2 Generally Accepted Auditing Standards Third Standard of Field Work Sufficient competent evidential matter is to be obtained through inspection, observation, inquiries, and confirmations to afford a reasonable basis for an opinion regarding the financial statements under audit.
3 Audit Evidence Decisions 1. Which audit procedures to use2. What sample size to select for a given procedure3. Which items to select from the population4. When to perform the procedures
4 Audit Program It includes a list of the audit procedures the auditor considers necessary.Sample sizesItems to selectTiming of the testsMost auditors use computers to facilitatethe preparation of audit programs.
5 Persuasiveness of Evidence Competence and sufficiency are determinantsof the persuasiveness of evidence.Factors affecting competence include:Relevance to audit objectiveIndependence of providerEffectiveness of internal controlsAuditor’s direct knowledgeQualifications of providersDegree of objectivityTimeliness
7 Types of Audit Evidence Physical examination (tangible assets)Confirmation (positive and negative)DocumentationAnalytical proceduresInquiries of the clientReperformanceObservation
8 Confirmations and Information Often Confirmed Confirmations may be positive or negative.Procedures for non-response positivesAssetsCash in bank (example) BankAccounts receivable CustomerNotes receivable MakerOwned inventory out on consignment ConsigneeInventory held in public warehouses WarehouseCash surrender value of life insurance Insurance co.Information Source
9 Information Often Confirmed Information SourceLiabilitiesAccounts payable CreditorNotes payable LenderAdvances from customers CustomerMortgages payable MortgagorBonds payable Bondholder
10 Information Often Confirmed Information SourceOwners’ EquityShares outstanding Registrar andtransfer agentOther InformationInsurance coverage Insurance co.Contingent liabilities Bank, lender,and clientslegal counselBond indenture agreements BondholderCollateral held by creditors Creditor
11 Other Forms of Evidence Documentation – Client’s documents and recordsInternal vs. External documentsTracing vs. Vouching – see next slide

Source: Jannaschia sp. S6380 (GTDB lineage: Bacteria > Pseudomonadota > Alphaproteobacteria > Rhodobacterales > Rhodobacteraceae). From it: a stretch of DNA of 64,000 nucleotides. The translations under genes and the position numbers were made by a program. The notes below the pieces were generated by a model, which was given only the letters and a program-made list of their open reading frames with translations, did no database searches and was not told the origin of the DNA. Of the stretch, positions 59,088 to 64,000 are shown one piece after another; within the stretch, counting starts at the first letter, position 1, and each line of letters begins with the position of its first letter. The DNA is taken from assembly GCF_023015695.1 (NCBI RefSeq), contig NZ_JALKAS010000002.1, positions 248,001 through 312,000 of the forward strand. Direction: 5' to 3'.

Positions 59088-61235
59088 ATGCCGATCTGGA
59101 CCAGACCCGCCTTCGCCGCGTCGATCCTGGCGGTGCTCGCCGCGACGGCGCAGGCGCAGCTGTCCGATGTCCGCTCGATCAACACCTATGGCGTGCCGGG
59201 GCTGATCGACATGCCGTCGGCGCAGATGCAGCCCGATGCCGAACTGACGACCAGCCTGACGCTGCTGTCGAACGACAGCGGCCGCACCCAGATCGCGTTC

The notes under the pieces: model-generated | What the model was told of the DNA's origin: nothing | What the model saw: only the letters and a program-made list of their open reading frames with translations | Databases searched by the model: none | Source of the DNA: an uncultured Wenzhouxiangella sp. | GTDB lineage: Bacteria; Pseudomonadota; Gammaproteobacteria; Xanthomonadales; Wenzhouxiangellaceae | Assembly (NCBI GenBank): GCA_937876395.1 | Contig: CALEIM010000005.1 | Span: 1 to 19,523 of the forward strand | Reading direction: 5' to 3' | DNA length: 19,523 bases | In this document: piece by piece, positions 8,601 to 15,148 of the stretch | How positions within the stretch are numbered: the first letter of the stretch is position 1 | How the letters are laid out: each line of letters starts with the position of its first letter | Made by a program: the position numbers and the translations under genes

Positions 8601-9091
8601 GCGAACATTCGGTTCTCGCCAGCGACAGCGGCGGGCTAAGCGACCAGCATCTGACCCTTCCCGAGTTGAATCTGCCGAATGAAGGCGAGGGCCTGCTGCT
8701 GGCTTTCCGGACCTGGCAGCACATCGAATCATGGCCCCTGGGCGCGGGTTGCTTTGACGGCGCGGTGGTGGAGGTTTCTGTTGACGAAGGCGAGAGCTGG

12 Tracing vs. Vouching (Figure 6-7 is from another text) Inspection of Documents or RecordsVouchingTracingNote: students should understand the differencesbetween tracing and vouching.
13 Reliability of Documentary Evidence (Figure 6-5 is from another text)
14 Other Forms of Evidence: Analytical procedures Importance of context – understanding theclient’s business and industryAnalytical procedures are used for:Assessing going concernFinding possible misstatements in the financialsReducing detailed audit tests
15 Other Forms of Evidence Inquiries of the client – written or oralReperformance – verifying calculations orinformation processingObservation
16 Competence of Types of Evidence, Table 7-4 (p. 172)
17 Terms and Types of Evidence, Table 7-6, (p. 175) Examine DocumentationScan Analytical proceduresRead DocumentationCompute Analytical proceduresRecompute ReperformanceFoot ReperformanceTerms Type of Evidence
18 Terms and Types of Evidence Terms Type of EvidenceTrace Documentation/ReperformanceCompare DocumentationCount Physical examinationObserve ObservationInquire Inquiries of clientVouch Documentation
19 Audit Documentation Audit documentation is the principal record of auditing procedures applied, evidenceobtained, and conclusions reached bythe auditor in the engagement.
20 Audit Documentation Purposes of audit documentation – primary means to support that the audit wasconducted in accordance with GAAS.Ownership of audit filesConfidentiality of audit files – rule 301, chapter 4.
21 Sarbanes-Oxley Act The Sarbanes-Oxley Act requires auditors of public companies to prepare andmaintain audit workingpapers for a period of noless than seven years.
23 Permanent Files These files are intended to contain data of a historical or continuing nature pertinent to thecurrent audit. Examples include:Articles of incorporationLoan agreementsDocuments related to understanding I/CLeases
24 Current Files Audit program General information Working trial balance Adjusting and reclassification entriesSupporting schedules
25 Relationship of Audit Documentation to Financial Statements CashAcc. ………………….WORKING TRIAL BALANCEPrelim. AJE’s FinalCash (90) 122AJE’sExpense 90CashLEAD SCHEDULE – CASH A-1Per G/L AJE’s FinalPetty Cash ACash in Bank:General A (90)Payroll A(90) 122
26 Relationship of Audit Documentation to Financial Statements LEAD SCHEDULE – CASH A-1Per G/L AJE’s FinalPetty Cash ACash in Bank:General A (90)Payroll A(90) 122A-2Cash Count SheetA-3Bank ReconciliationA-4Bank ReconciliationA-3/1ConfirmationA-3/2O/S Check ListA-4/2O/S Check ListA-4/1Confirmation
27 Types of Supporting Schedules AnalysisTrial balance or listReconciliation of amountsTests of reasonableness
28 Types of Supporting Schedules Summary of proceduresExamination of supporting documentsInformationalOutside documentation
29 Characteristics of Audit Documentation Each audit file should be properly identified.Documentation should be indexed andcross-referenced.Completed documentation must clearly indicatethe audit work performed.It should include sufficient information.It should plainly state the conclusions reached.
30 Effect of E-commerceAudit evidence is increasingly in electronic form.Auditors must evaluate how electronic informationaffects their ability to gather evidence.Auditors use computers to read and examineevidence.Software programs are typically Windows-based.